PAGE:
“Cooking is fun. It’s a social event,” he said.

The retail opportunities that come with offering consumers fresh solutions for cooking was part of what inspired Gerry Hays, another speaker at FMI Connect, to start the company DinnerCall. DinnerCall offers a mobile solution and marketplace that connects consumers looking for family dinner solutions with retailers that offer prepared meals and other meal products. At the heart of DinnerCall is the idea that family mealtime is not only an opportunity for grocers to grow their sales and meet the needs of shoppers looking for dinner solutions, but also a major societal benefit that helps families combat dangerous trends like obesity, depression and divorce.

Hays said that members of the food retail industry have to ask themselves how they can get more families to connect and share more meals together, and that’s really where fresh prepared foods and the deli and bakery departments come in.

“There’s a lot of momentum around this,” he told FMI Connect attendees.

However, consumers face a lot of challenges when it comes to consistently pulling together family meals, Hays said, citing the stress of choosing a meal and the difficulty of coordinating busy family schedules, among others. If retailers can deliver easy and affordable meal options that are also healthy and different, they have the opportunity to not only help consumers overcome the challenges associated with family meals, but they can also capture more of the grocery spend.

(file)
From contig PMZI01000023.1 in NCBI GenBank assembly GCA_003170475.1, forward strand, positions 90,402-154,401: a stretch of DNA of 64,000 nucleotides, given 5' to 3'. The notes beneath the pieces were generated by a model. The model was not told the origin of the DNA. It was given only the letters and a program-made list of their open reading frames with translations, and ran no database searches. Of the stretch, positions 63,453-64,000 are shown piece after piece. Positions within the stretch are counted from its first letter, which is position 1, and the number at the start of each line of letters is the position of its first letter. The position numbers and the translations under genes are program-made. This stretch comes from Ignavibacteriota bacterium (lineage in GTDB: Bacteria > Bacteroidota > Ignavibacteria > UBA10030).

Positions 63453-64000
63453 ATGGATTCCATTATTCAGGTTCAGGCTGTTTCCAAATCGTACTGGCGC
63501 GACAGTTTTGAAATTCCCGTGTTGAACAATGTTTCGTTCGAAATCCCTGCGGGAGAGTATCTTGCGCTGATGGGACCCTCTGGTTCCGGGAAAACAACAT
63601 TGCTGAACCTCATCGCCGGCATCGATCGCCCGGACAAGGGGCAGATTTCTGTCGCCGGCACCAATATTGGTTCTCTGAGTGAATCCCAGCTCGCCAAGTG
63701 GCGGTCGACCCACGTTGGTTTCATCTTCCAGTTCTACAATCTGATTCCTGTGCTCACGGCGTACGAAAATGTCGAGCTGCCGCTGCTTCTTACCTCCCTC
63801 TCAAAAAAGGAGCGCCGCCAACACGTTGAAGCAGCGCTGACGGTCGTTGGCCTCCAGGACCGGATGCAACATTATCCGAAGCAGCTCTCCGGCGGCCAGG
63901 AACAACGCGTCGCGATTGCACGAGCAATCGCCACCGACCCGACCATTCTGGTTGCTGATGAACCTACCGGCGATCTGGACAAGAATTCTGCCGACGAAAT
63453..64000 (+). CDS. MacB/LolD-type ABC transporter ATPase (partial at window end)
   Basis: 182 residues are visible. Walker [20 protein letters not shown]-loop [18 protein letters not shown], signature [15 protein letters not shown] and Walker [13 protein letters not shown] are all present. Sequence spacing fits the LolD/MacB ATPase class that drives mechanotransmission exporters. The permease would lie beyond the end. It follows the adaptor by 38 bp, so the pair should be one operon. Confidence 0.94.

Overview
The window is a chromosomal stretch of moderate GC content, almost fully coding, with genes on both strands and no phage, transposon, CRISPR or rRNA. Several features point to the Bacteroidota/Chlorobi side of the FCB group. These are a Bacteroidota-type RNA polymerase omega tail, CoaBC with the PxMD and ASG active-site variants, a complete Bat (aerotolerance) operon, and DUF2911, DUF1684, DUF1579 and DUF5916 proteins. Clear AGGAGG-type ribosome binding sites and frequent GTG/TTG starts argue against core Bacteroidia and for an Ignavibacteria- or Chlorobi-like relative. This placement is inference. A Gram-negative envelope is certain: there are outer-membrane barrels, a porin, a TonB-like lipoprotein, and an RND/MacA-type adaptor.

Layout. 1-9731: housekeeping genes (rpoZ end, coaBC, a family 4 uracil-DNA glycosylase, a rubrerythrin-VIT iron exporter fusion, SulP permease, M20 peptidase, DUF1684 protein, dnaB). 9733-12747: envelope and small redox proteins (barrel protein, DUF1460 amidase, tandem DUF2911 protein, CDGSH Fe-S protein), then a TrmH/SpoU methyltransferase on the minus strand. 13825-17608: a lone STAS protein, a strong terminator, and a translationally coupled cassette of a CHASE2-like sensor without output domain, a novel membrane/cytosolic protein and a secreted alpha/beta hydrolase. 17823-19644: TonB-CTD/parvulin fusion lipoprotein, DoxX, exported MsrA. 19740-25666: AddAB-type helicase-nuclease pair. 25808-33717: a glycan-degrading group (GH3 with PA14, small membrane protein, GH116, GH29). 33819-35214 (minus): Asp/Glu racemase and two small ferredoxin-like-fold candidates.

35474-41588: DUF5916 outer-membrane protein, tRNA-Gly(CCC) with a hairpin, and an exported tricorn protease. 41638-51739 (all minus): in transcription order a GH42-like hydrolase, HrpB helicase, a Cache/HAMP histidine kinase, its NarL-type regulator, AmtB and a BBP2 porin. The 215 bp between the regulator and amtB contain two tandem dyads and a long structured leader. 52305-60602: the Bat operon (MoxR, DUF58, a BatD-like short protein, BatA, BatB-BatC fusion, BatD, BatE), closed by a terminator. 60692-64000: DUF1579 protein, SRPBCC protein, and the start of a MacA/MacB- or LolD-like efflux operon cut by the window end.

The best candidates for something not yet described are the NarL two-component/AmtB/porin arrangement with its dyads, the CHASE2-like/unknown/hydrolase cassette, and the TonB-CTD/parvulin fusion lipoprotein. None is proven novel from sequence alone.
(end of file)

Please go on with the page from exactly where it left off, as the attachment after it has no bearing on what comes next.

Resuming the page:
“It’s not just about the food anymore, it’s about convenience,” he said. “Convenience is the new commodity in our lives.”

Nearly 80% of consumers want to make meals from scratch when they do decide to cook at home, and half of younger millennials embrace what Levin called the “ready-to-heat” category, both facts that point to major opportunities on the perimeter of the grocery store. Levin called out fresh prepared foods as the fastest-growing department on the perimeter, and emphasized the importance of meal kits and other meal prep options as vital opportunities to entice more shoppers to buy at least one more item in a retailer’s store each week, especially considering that 31% of buyers in the prepared food sections are shopping outside their primary grocery chains.

“Opportunities really exist to expand consumption,” he said. “This is an opportunity to build a big partnership with these consumers.”

In Levin’s eyes, the most important trend, not only in fresh foods, but in food retail overall is the connected consumer.

“We’re all connected,” he said. “Connected consumer is really what should sit on top of all of these trends.”

In today’s digital age, consumers spend an average of six hours online every day, and their paths to purchase are completely changing. Retailers’ digital, social and mobile efforts play a huge role in capturing shoppers’ grocery spend, Levin said. And with consumers more likely to check a retailer’s website than a manufacturer’s when planning their shopping trips, retailers must have good digital offerings and manufacturers should look to establish good relationships with their retail partners.

“For the digital-age shopper, make it easy,” he said.